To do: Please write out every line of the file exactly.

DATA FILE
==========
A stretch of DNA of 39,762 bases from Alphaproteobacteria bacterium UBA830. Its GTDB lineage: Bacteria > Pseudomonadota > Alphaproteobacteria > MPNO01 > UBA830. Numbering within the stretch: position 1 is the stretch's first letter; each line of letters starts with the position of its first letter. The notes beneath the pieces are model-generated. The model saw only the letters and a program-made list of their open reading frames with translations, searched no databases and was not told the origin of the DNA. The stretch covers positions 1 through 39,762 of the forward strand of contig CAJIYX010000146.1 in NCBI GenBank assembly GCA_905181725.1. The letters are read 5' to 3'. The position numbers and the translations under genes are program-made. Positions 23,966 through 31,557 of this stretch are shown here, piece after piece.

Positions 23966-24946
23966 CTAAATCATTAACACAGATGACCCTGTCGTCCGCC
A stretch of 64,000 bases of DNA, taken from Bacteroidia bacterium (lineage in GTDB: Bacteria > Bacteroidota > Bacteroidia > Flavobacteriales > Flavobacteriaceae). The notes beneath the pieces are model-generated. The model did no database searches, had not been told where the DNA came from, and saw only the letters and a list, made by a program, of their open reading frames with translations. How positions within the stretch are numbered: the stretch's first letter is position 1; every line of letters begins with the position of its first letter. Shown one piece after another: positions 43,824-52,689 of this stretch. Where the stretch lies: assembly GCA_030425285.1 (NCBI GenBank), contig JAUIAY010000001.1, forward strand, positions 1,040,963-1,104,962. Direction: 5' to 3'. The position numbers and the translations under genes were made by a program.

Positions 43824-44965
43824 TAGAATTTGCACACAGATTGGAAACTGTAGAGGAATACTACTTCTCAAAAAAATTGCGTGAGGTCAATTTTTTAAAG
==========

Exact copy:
A stretch of DNA of 39,762 bases from Alphaproteobacteria bacterium UBA830. Its GTDB lineage: Bacteria > Pseudomonadota > Alphaproteobacteria > MPNO01 > UBA830. Numbering within the stretch: position 1 is the stretch's first letter; each line of letters starts with the position of its first letter. The notes beneath the pieces are model-generated. The model saw only the letters and a program-made list of their open reading frames with translations, searched no databases and was not told the origin of the DNA. The stretch covers positions 1 through 39,762 of the forward strand of contig CAJIYX010000146.1 in NCBI GenBank assembly GCA_905181725.1. The letters are read 5' to 3'. The position numbers and the translations under genes are program-made. Positions 23,966 through 31,557 of this stretch are shown here, piece after piece.

Positions 23966-24946
23966 CTAAATCATTAACACAGATGACCCTGTCGTCCGCC
A stretch of 64,000 bases of DNA, taken from Bacteroidia bacterium (lineage in GTDB: Bacteria > Bacteroidota > Bacteroidia > Flavobacteriales > Flavobacteriaceae). The notes beneath the pieces are model-generated. The model did no database searches, had not been told where the DNA came from, and saw only the letters and a list, made by a program, of their open reading frames with translations. How positions within the stretch are numbered: the stretch's first letter is position 1; every line of letters begins with the position of its first letter. Shown one piece after another: positions 43,824-52,689 of this stretch. Where the stretch lies: assembly GCA_030425285.1 (NCBI GenBank), contig JAUIAY010000001.1, forward strand, positions 1,040,963-1,104,962. Direction: 5' to 3'. The position numbers and the translations under genes were made by a program.

Positions 43824-44965
43824 TAGAATTTGCACACAGATTGGAAACTGTAGAGGAATACTACTTCTCAAAAAAATTGCGTGAGGTCAATTTTTTAAAG